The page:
Ecuador stray dog Arthur in global charity race

Sweden's most famous stray dog, Arthur, made his return to the racing scene on Sunday, much to the delight of spectators who had followed his epic journey from the streets of Ecuador to family life in northern Sweden over the past year.

Ecuador stray dog Arthur in global charity race
Arthur and his Swedish owner Mikael Lindnord. Photo: Richard Ström/

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Arthur the stray dog, whose rescue from the streets of Ecuador by a team of Swedish athletes made global headlines last year, now lives with Mikael Lindnord and his family in the northern town of Örnsköldsvik.

The dog first befriended the 38-year-old and his extreme sports team members in November after Lindnord gave him a canned meatball in the rainforest as the four-person team took part in the Adventure Racing World Championship.

At times the team – known as Team Peak Performance – tried to get rid of their new member because they were worried about his safety, but Arthur refused to leave their sides. The love was mutual and Lindnord brought the homeless animal – who had by then already become a world celebrity – back home to Sweden later that month, with permission from the Swedish Board of Agriculture (Jordbruksverket).

After months in quarantine, Arthur has spent the past month-and-a-half enjoying life as a family dog. But once an adventurer, always an adventurer. On Sunday he took part in the Swedish version of global charity race Wings for Life World Run, organized in Kalmar in southern Sweden.

Arthur and Lindnord ran 18 kilometres in total, and the canine athlete showed no signs of nerves.

“Arthur was asleep at the starting line with only two minutes to go. When there was just one minute left I thought I had to wake him up, so I lifted him up and told him he had to wake up. But when they fired the starting gun he was – boom! – immediately ready to go,” a smiling Lindnord told Swedish tabloid Expressen after the race.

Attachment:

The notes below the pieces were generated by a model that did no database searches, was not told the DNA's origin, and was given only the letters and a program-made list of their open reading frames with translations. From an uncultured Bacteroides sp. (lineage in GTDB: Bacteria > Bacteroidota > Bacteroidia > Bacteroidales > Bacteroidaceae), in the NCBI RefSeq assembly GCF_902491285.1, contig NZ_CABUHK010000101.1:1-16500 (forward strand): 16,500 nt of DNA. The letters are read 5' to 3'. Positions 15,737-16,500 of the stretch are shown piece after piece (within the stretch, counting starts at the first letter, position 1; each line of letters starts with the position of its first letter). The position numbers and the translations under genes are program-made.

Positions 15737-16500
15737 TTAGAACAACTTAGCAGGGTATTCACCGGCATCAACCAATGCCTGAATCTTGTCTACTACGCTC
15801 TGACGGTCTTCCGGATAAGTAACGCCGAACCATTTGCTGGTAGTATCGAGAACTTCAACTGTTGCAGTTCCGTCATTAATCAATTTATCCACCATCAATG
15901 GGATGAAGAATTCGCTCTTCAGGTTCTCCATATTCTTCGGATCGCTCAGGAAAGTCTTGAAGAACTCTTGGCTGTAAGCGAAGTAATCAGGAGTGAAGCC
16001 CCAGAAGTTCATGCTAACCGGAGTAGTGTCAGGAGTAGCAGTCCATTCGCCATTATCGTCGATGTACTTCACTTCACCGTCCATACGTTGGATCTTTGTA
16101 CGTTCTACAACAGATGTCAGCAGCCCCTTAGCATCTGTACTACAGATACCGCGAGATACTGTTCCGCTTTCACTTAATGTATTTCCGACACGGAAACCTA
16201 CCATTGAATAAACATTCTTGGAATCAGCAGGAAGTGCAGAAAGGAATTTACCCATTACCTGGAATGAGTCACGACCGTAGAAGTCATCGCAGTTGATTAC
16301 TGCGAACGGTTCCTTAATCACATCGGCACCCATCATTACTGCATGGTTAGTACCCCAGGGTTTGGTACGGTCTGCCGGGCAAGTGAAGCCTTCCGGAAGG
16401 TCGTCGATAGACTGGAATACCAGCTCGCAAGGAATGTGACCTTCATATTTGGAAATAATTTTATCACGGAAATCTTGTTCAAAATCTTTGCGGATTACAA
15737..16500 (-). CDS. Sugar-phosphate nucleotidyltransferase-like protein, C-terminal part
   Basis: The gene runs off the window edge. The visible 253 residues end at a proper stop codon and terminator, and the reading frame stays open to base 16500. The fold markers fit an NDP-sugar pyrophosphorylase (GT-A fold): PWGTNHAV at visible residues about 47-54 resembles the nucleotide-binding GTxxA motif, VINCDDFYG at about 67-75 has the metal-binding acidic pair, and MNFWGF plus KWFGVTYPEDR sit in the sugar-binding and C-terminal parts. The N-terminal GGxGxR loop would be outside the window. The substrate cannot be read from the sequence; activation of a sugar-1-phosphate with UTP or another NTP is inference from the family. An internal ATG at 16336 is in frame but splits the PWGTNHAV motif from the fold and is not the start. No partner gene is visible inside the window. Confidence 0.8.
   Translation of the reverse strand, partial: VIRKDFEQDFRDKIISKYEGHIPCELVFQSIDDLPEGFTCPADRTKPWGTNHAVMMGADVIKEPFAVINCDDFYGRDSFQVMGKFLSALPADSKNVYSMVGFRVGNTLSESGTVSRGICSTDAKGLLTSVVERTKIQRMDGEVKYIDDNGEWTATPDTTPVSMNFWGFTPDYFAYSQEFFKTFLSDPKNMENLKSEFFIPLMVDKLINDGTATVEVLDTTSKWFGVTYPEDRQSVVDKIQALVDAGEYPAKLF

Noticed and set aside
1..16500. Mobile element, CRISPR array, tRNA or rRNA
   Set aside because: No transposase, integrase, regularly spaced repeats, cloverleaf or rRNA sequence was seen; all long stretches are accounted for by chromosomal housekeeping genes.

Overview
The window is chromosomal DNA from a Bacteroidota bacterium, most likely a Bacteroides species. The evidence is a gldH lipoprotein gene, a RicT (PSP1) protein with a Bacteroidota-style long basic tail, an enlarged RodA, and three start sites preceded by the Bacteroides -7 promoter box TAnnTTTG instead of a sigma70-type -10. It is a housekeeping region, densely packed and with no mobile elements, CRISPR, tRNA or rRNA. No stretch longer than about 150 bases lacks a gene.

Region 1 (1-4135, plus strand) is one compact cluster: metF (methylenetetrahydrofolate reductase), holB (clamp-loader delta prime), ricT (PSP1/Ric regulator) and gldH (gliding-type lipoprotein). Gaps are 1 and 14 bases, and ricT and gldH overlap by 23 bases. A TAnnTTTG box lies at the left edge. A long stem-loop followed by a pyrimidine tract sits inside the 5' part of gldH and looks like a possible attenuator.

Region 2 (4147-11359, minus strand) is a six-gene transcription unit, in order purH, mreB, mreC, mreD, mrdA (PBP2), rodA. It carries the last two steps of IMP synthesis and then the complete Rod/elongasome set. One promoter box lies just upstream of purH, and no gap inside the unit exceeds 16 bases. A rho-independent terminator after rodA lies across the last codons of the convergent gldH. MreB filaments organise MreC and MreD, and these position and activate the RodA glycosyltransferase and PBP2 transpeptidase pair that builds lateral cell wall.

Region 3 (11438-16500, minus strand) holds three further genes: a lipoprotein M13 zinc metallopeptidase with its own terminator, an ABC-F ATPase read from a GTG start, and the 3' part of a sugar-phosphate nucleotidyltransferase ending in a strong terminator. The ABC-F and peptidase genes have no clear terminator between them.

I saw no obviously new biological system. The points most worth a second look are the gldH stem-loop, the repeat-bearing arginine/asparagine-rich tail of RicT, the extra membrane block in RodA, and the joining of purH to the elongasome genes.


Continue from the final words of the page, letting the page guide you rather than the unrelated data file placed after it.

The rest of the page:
Arthur and Mikael Lindnord taking part in the race. Photo: Richard Ström/

Wings for Life World Run was organized in 35 locations worldwide on Sunday – for example Dublin, Taiwan, Cape Town and Stavanger – with more than 100,000 participants in total. All funds raised will go to spinal cord research.

“We did this for a good cause, not to win. Arthur has received a lot of attention and we thought that if we can contribute to get some PR and be there to support Wings for Life, we want to do that,” said Lindnord.

Fans were delighted to see the world famous street dog and did their best to cheer him on.

“Everybody shouted 'go Arthur' the whole way. The audience carried us, it was great,” Lindnord told Expressen and promised that the four-legged champion would not go unrewarded.

“He likes dried beef a lot, so we'll try to get hold of some to give him,” said Lindnord.

The homeless animal is used to the attention by now. Arthur even developed an international fan club last year, with news outlets including the BBC, USA Today, The Daily Mail and the Washington Post all reporting on the story.

And in Arthur's honour the team has launched Arthur's Foundation, a charity which campaigns for a change to the law in Ecuador to give more rights to wild dogs.

“We could not have imagined all this attention, not even in our wildest imagination. I went to Ecuador to try to win a world cup medal, not to bring home a dog. But some things in life you can't control. It's like we were meant to have Arthur," Lindnord told The Local back in March.

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